The holiday season is upon us! At this time of year, volunteer opportunities and charity drive solicitations become as ubiquitous for HR professionals as the dreaded holiday office party or annual performance appraisal.
We volunteer often and that’s a good thing. In fact, over 62 million people volunteered in the United States last year according to the latest volunteerism report from the Bureau of Labor Statistics. That impressive figure includes 27.5 percent of employed individuals compared to just 24.0 percent of unemployed and 21.8 percent of those not in the labor force. In other words, not only do we volunteer a lot, but we are also more likely to be balancing a career on top of it.
But, why do we volunteer? Most answers to that question will revolve around altruistic motivators or because giving back seems like a “nice thing to do.” Let me be clear, I am by no means trying to take away from that very important aspect of volunteerism. However, I’d argue that giving back doesn’t mean that you can’t receive something valuable in return.
Volunteering can help you gain the necessary knowledge, skills, and abilities you need to advance your career. As a volunteer, you will learn and develop new job skills or apply and refine your current skills in unique ways. For example, last week SHRM hosted a live virtual conference that addressed the most pressing human capital challenges on the horizon for 2016 and beyond [also available On Demand, check it out if you haven’t already!]. During the interactive session, Elissa O’Brien (SHRM’s VP of Membership) shared that serving on a local SHRM chapter board is one of the best ways to further develop key competencies related to the HR profession.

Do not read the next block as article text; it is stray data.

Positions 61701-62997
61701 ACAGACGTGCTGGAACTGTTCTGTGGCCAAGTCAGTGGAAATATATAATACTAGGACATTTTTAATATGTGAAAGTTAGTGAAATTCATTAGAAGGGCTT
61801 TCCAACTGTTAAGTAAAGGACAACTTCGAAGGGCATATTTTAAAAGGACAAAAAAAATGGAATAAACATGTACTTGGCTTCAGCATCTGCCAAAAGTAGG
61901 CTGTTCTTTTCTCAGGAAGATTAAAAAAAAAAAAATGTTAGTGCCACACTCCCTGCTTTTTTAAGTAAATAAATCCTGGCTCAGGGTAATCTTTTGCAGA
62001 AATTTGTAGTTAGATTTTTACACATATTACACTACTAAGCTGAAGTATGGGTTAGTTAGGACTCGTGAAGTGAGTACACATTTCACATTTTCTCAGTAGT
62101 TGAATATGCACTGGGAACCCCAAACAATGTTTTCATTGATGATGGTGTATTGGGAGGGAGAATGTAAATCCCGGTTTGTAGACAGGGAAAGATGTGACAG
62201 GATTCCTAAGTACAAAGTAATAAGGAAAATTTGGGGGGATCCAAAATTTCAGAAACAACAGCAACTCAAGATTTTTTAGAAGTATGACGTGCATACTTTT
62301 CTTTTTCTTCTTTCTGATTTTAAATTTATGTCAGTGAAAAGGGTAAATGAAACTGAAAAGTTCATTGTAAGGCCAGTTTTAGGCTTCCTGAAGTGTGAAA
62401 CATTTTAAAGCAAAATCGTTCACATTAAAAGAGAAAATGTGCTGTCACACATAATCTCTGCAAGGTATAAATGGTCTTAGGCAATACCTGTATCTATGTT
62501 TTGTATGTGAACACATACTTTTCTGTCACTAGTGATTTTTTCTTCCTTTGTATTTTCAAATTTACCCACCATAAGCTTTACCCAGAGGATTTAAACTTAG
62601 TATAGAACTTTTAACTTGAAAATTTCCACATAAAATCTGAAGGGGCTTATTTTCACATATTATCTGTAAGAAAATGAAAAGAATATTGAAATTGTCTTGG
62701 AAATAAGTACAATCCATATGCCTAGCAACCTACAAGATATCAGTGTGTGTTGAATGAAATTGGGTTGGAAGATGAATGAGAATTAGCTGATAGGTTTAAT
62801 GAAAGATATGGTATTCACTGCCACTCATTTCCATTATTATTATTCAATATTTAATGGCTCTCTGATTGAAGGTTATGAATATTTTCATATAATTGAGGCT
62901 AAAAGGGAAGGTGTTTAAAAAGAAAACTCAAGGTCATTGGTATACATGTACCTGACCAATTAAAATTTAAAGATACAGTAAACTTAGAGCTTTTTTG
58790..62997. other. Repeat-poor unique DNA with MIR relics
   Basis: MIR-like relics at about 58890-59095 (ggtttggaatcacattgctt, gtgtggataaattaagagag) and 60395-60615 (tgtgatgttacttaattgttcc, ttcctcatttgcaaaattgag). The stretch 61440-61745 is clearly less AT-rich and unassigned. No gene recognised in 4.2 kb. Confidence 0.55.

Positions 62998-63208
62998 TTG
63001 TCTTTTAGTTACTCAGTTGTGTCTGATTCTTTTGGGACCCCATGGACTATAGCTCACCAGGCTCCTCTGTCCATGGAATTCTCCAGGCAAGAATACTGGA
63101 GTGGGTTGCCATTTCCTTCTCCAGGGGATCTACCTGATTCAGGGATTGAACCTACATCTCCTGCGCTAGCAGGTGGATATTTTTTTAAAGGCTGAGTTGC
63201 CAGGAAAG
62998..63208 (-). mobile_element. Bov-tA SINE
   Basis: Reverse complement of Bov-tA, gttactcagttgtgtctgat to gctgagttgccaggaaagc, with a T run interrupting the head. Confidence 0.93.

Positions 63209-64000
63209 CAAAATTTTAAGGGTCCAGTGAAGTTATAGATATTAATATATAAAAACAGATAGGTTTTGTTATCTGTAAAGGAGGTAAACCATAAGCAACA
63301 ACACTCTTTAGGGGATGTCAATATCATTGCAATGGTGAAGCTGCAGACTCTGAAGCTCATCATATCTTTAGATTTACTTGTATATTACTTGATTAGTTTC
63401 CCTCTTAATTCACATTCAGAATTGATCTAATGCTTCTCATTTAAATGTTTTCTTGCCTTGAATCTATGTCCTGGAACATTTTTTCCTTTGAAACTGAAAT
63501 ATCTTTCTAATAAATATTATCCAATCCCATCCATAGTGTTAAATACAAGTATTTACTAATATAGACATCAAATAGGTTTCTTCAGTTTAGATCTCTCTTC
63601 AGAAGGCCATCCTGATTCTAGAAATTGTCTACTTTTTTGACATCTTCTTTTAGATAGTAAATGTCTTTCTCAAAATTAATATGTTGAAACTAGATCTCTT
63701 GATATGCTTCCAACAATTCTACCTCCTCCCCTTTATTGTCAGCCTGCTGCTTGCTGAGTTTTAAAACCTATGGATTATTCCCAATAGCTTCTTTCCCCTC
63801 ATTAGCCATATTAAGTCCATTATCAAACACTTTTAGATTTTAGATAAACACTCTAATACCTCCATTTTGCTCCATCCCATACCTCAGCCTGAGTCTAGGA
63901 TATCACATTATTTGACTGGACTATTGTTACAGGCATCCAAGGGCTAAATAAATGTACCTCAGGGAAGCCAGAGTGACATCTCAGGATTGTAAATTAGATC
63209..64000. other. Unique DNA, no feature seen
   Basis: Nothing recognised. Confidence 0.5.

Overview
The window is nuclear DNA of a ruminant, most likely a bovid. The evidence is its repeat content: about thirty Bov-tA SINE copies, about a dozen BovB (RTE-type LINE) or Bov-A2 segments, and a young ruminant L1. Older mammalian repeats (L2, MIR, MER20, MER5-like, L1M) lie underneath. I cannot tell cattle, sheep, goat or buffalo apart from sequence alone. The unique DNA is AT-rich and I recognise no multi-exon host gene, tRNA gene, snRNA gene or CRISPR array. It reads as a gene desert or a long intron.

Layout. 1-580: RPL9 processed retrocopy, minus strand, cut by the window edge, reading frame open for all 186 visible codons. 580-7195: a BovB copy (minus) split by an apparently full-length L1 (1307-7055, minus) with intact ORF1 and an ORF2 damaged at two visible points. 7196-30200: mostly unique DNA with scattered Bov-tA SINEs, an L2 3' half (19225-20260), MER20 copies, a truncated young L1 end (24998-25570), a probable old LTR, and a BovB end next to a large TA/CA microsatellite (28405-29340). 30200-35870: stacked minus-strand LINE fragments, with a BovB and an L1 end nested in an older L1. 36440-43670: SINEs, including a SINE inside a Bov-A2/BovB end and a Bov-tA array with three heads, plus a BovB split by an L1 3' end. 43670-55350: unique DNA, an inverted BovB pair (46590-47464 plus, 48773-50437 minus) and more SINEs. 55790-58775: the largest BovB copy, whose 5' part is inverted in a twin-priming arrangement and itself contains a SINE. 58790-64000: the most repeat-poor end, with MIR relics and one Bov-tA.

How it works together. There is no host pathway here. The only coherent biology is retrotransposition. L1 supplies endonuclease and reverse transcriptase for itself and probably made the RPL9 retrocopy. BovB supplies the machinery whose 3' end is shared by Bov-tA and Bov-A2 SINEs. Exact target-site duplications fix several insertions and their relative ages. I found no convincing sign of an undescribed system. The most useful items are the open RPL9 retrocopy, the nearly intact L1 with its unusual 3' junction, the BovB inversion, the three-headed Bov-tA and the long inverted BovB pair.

Along with professional development, one of the most crucial aspects of a successful career is effective networking. Volunteering can help you establish and deepen personal relationships as you’re almost guaranteed to share an interest or passion with the person working alongside you. By simply expressing your career ambitions with other volunteers, they might share their insightful perspective or open up to you about their own experiences. If you’re really lucky, they may even be able to introduce you to a recruiter or hiring manager within their organization or help you explore other career options within a particular industry or field. Furthermore, your fellow volunteer will now be able to endorse you in a more meaningful way beyond simply being one of their 500+ LinkedIn connections - you have now actually “worked” together.
While I can’t possibly outline all of the many benefits of volunteering in this post alone, I hope it demonstrated the ways in which giving back can help you move forward in your career. So, what are you waiting for? Get out there and volunteer!